This treasure hunt proved to be so fascinating and interesting that the tale could not be told in a single issue. So, the story of the Owl will come in two parts; first we will describe all the functions that are carried out in the head and the next issue will conclude the tale with details of what happens in the rest of the owl’s body.

Incredible Sight … At Night

Owls have extremely large eyes, in a very small skull. The eye is tubular in shape, accounts for up to 5% of the owl’s weight and is held in place with bones. It’s definitely nothing like our eyes, that are round, weigh .0003% of our body weight and are held in place with muscles. Light collection is also aided by a reflective surface behind the retina which reflects the image back after it has passed through the eye. This gives the owl a chance to collect twice the light for discerning the image. That information is then passed on to the brain.

barn owl head burrow head tufty head

We discussed rods and cones of bee eyesight in an earlier Hunt. Cones are important to bees since they have a great need to see colors. For owls, it’s all about rods! Faced with low light levels, you need lots and lots of rods. Indeed, owls have 5 times as many rods as humans, one million rods per square millimeter! As a result, they can see 35-100 times better than we can at night. For example, Barn Owls can see a mouse at 6-7 feet with an illumination the equivalent of the light of a match a mile away.


The downside of owl vision is that they are very farsighted, and cannot focus well on objects that are within a couple of inches. So, to compensate, Mother Nature has equipped them with whisker-like tiny feathers (filoplumes) around their beaks and feet to help them detect objects close in, as well as “feel out” the food they have captured.
Another factor on the “upside” is that most bird eyes are usually at their sides, but owl eyes face forward, as do ours. This means owls also have binocular vision, similar to ours, and it gives them increased depth perception … even in the dark. A final feature of owl eyes is that the iris of the eye can adjust so owls can see in the daytime, unlike other nocturnal animals that can only see at night.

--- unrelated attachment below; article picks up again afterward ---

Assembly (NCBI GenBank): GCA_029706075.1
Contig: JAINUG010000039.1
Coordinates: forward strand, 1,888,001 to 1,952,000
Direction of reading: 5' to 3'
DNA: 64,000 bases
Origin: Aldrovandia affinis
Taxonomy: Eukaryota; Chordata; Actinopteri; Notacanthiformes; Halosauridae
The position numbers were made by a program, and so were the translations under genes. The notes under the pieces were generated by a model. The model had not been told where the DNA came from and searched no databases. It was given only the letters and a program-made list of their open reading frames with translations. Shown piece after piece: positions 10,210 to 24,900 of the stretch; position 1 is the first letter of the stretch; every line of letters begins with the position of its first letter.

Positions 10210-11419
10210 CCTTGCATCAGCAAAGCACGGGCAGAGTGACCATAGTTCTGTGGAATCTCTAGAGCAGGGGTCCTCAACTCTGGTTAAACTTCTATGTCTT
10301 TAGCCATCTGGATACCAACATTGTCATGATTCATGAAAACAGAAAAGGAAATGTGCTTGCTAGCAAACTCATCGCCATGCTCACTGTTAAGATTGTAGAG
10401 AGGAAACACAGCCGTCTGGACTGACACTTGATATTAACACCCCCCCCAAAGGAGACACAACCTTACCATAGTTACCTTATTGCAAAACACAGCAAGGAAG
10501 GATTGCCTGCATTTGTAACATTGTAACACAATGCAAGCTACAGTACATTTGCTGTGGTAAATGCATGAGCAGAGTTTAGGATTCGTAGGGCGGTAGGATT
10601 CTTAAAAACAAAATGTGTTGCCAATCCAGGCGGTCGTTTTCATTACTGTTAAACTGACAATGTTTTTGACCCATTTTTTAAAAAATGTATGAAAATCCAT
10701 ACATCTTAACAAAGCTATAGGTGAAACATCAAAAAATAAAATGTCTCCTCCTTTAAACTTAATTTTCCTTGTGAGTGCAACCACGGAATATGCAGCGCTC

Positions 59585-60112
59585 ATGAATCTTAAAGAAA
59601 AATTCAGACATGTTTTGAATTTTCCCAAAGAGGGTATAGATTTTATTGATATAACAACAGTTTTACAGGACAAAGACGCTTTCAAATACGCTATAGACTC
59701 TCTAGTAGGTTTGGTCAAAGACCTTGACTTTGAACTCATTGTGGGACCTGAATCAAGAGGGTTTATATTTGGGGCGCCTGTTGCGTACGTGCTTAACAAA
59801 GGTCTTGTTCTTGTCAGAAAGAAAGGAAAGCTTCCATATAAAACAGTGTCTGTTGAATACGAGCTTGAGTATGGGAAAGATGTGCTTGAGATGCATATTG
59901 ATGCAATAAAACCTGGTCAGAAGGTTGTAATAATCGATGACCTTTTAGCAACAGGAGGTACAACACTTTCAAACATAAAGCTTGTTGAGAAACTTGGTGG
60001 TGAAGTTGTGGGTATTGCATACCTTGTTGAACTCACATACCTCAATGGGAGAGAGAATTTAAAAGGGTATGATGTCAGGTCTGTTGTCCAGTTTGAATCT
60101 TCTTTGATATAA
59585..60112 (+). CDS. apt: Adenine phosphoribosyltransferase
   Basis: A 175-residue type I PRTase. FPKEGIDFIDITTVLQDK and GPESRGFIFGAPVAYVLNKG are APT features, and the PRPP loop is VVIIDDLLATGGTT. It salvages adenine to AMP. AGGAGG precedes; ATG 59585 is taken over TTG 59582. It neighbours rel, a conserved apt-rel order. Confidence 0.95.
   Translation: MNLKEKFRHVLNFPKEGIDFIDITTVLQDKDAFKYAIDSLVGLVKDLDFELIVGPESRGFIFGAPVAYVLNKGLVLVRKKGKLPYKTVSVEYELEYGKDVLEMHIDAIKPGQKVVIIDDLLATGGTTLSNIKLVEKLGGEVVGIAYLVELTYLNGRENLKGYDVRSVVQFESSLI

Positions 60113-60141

And to wrap up, these, oh so important, owl eyes are well protected with three eyelids. The upper eyelid closes down when the owl blinks and the lower closes up for sleep. The third is a translucent membrane that moves horizontally from the inner corner of the eye to the outer. Its task is to view prey, while keeping the eye safe during the last part of the capture.

Third eyelid - Photo by Evan Hitch
Third eyelid – Photo by Evan Hitch

The Swivel … Takes it All In

Great-horned owl looks over its back
Great-horned owl looks over its back

With its huge eyeball, held in place with bones, an owl cannot roll its eyes to look around. Instead, when pinpointing prey, it moves its entire head, an incredible 270 degrees in either direction and 90 degrees up and down. How can it achieve these feats? First, owls have twice the number of vertebrae in their necks as other birds. And second, they have a blood pooling system that collects blood to power their brains when neck movement cuts off circulation.

Hearing … Sophisticated Sonar

When they cannot see their prey, Owls rely on hearing. A hunting owl, therefore, will use the calls and movements made by a mouse, vole or shrew to direct its strike. These sounds are channeled in many owls by a very pronounced facial disc, which acts like a “radar dish”, trapping and focusing the sounds into the ear openings. Even the owl beak is designed pointed downward to maximize sound collection.

Barn Owl face has a very pronounced facial disk
Barn Owl face has a very pronounced facial disk

Owl ears are hidden inside feathers and they are higher on one side than the other. This positioning allows the owl to pinpoint and position its prey by turning its head until the sound reaches both ears at the same time. The accuracy of this sound/brain interaction is owl skullsuch that owls can detect a left/right time difference of about 30 millionths of a second! To see owl hearing in action, check out this video of a Great Gray Owl. This species lives in evergreen forests in the far north and on high mountains. In these environments, prey is very often beneath the snow, even in summer. As a result, the Great Gray is virtually blind when it hunts. It seems “flying blind” isn’t a problem when the rest of your face is configured to listen.

Be on the lookout for Part II of the Owl Story that will discuss flight, hunting, food, digestion, reproduction and owls in mythology. More fun to come!

We are indebted to for providing very professional and accurate information on owls.

Remember: Six Feet Apart and Stay Safe,